Wednesday, May 7, 2014
The Book Review Club - Cinder, Scarlet & Cress (The Lunar Chronicles)
This review has me torn. On the one hand, I really enjoyed the first book in this series, Cinder. On the other hand, I had a hard time moving from book 1 to book 2 because main protagonists change. Is this a revolutionary way to avoid the sequel slowdown? Or does it kill the reading momentum?
But one thing at a time. First, Cinder.
Basic premise: A retelling of Cinderella as a cyborg/lunar girl living in a future Beijing in which the Queen of the Moon threatens to attack and enslave (or destroy) earth. Cinder, a mechanic and adopted daughter of the archetypically evil stepmother and one evil stepsister and one nice stepsister, is (spoiler alert!) secretly the rightful heir to the lunar throne. She doesn't know it yet. She thinks she's just a mechanic, who is also partly cyborg, and thus despised by most. Cyborgs are considered de-humanized by the cybernetic parts. Add to that, earthens suffer a plague caused by a viral strain introduced by runaway lunars.
As Fate would have it, the crown prince, Kai, is looking for the lost lunar heir, and comes to Cinder to repair a broken android that may hold the answers to the lost princess's whereabouts. Cue: meet-cute.
The rest of the book is action-packed unraveling of the plague, who the princess is, the love interest between Cinder and Kai that all lead up to the annual ball where (spoiler alert!) the princess does not get her prince. In fact, he sacrifices her to the Lunar Queen to save earth.
Despite how much is going on in this story, it held my attention and was a fun read. Definitely a dessert book. My youngest loved the book so much, she asked if we could get the second book. We listened to both as audio books. We got it. We almost didn't get through.
Scarlet begins with a wholly different protagonist, namely, a character based on Little Red Riding Hood, with a parallel story about the people who helped Cinder escape from the moon, hide her and transform/heal her as a cyborg. It was very jarring to trade out one main protagonist for another, and in this instance, Scarlet is a very angry 18 year old, which makes it hard to feel empathy for her. She constantly lashes out. But we stuck with it (partly due to a very long car ride) and eventually, about halfway through the book, were able to listen without checking the clock.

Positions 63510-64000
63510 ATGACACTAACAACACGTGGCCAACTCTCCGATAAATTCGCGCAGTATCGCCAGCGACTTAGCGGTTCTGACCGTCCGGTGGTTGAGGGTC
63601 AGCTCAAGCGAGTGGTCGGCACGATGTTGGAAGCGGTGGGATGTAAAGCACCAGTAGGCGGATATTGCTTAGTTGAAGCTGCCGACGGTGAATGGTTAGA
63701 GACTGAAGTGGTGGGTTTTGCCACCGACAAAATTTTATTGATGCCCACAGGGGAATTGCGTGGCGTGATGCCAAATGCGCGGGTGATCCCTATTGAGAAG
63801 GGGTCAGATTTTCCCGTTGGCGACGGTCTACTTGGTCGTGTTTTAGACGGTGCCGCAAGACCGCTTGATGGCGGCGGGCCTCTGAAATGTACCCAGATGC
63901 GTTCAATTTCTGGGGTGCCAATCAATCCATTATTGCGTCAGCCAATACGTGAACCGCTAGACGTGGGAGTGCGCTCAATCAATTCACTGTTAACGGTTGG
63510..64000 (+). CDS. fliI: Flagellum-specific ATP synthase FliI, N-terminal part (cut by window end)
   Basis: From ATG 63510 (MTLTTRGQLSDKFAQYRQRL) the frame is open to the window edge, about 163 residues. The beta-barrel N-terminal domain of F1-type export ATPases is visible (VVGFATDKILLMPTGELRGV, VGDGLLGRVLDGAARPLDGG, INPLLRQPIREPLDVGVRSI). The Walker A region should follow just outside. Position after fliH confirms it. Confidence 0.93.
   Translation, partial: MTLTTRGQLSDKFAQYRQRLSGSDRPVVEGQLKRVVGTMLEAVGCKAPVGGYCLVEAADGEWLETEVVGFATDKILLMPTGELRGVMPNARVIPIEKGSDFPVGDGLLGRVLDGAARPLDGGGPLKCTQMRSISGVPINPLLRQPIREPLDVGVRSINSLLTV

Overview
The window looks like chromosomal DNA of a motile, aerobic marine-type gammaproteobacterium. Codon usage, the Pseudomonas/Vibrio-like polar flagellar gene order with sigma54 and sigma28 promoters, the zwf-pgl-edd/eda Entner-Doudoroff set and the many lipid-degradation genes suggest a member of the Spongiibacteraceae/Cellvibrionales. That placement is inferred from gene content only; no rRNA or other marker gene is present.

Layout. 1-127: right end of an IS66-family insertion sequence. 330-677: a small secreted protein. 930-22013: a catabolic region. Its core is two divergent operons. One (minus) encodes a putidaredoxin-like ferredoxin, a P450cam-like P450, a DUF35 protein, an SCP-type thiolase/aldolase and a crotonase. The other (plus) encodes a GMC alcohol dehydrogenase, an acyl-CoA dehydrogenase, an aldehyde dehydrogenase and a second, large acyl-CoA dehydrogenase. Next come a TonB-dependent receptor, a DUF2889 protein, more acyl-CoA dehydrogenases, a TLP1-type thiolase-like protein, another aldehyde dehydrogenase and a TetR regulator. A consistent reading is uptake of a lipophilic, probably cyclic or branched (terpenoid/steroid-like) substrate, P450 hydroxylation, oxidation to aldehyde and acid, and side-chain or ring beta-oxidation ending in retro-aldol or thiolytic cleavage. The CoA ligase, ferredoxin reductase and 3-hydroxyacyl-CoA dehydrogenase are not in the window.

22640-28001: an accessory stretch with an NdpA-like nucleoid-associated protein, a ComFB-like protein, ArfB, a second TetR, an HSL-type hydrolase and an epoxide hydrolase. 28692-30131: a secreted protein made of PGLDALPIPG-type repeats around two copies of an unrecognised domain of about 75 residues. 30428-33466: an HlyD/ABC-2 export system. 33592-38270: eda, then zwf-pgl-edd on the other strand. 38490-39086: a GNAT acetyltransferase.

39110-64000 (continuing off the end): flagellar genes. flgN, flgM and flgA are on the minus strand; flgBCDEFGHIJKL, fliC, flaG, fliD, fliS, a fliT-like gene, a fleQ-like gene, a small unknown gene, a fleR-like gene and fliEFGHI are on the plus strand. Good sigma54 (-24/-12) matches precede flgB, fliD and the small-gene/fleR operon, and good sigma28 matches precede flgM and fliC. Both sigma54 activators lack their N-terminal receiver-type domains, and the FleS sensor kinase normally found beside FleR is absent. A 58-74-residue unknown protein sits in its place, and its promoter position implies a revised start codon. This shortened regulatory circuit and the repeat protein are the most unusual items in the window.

I'm not sure I'd have bought the third book, but Scarlet ended in the middle of said long car trip, so we did. Cress follows the same pattern as Scarlet, introducing yet another new main protagonist and another retelling of a fairy tale, Rapunzel.
All of the main female lead's stories are connected and interwoven. The writing is tight and filled with action. And I admire Meyer for coming up with a novel way to avoid the sequel slowdown. I'm not sure introducing a new protagonist as the lead works particularly well. The reader is forced to alter heroes from one protagonist to another, while also following the original protagonist's main story as it unfolds in a sort of b-story role. Clearly, these books have sold exceptionally well, so something is working. Maybe it's my misperception that I'm getting hung up on. This isn't a trilogy. These are chronicles, loosely related stories that are nevertheless connected and do move forward toward a common goal. Still, it was jarring to move from book 1 to 2. And yet, here I am on book 3. Like I said, these books have me torn.
For other great May treasures, click on over to Barrie Summy's website. Happy reading!